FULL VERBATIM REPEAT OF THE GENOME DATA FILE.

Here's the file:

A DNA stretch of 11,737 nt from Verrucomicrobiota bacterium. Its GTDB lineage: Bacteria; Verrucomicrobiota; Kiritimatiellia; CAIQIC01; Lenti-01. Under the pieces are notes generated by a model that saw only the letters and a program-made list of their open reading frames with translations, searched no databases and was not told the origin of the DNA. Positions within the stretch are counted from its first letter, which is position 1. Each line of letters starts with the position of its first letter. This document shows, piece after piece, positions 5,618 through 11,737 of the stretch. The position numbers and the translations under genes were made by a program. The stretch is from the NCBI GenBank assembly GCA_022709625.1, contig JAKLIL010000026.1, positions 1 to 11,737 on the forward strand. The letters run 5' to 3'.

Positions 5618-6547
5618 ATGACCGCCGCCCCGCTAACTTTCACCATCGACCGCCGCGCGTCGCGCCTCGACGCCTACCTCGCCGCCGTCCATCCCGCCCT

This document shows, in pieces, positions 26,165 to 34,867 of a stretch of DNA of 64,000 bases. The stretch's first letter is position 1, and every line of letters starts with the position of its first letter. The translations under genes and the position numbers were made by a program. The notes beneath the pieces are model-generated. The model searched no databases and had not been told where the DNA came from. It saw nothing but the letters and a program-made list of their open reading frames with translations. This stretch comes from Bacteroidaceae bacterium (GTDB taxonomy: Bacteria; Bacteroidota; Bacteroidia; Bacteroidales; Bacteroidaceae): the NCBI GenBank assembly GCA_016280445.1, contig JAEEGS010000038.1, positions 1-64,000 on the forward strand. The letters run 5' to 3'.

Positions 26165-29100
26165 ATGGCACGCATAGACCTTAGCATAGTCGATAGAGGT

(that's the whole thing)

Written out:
A DNA stretch of 11,737 nt from Verrucomicrobiota bacterium. Its GTDB lineage: Bacteria; Verrucomicrobiota; Kiritimatiellia; CAIQIC01; Lenti-01. Under the pieces are notes generated by a model that saw only the letters and a program-made list of their open reading frames with translations, searched no databases and was not told the origin of the DNA. Positions within the stretch are counted from its first letter, which is position 1. Each line of letters starts with the position of its first letter. This document shows, piece after piece, positions 5,618 through 11,737 of the stretch. The position numbers and the translations under genes were made by a program. The stretch is from the NCBI GenBank assembly GCA_022709625.1, contig JAKLIL010000026.1, positions 1 to 11,737 on the forward strand. The letters run 5' to 3'.

Positions 5618-6547
5618 ATGACCGCCGCCCCGCTAACTTTCACCATCGACCGCCGCGCGTCGCGCCTCGACGCCTACCTCGCCGCCGTCCATCCCGCCCT

This document shows, in pieces, positions 26,165 to 34,867 of a stretch of DNA of 64,000 bases. The stretch's first letter is position 1, and every line of letters starts with the position of its first letter. The translations under genes and the position numbers were made by a program. The notes beneath the pieces are model-generated. The model searched no databases and had not been told where the DNA came from. It saw nothing but the letters and a program-made list of their open reading frames with translations. This stretch comes from Bacteroidaceae bacterium (GTDB taxonomy: Bacteria; Bacteroidota; Bacteroidia; Bacteroidales; Bacteroidaceae): the NCBI GenBank assembly GCA_016280445.1, contig JAEEGS010000038.1, positions 1-64,000 on the forward strand. The letters run 5' to 3'.

Positions 26165-29100
26165 ATGGCACGCATAGACCTTAGCATAGTCGATAGAGGT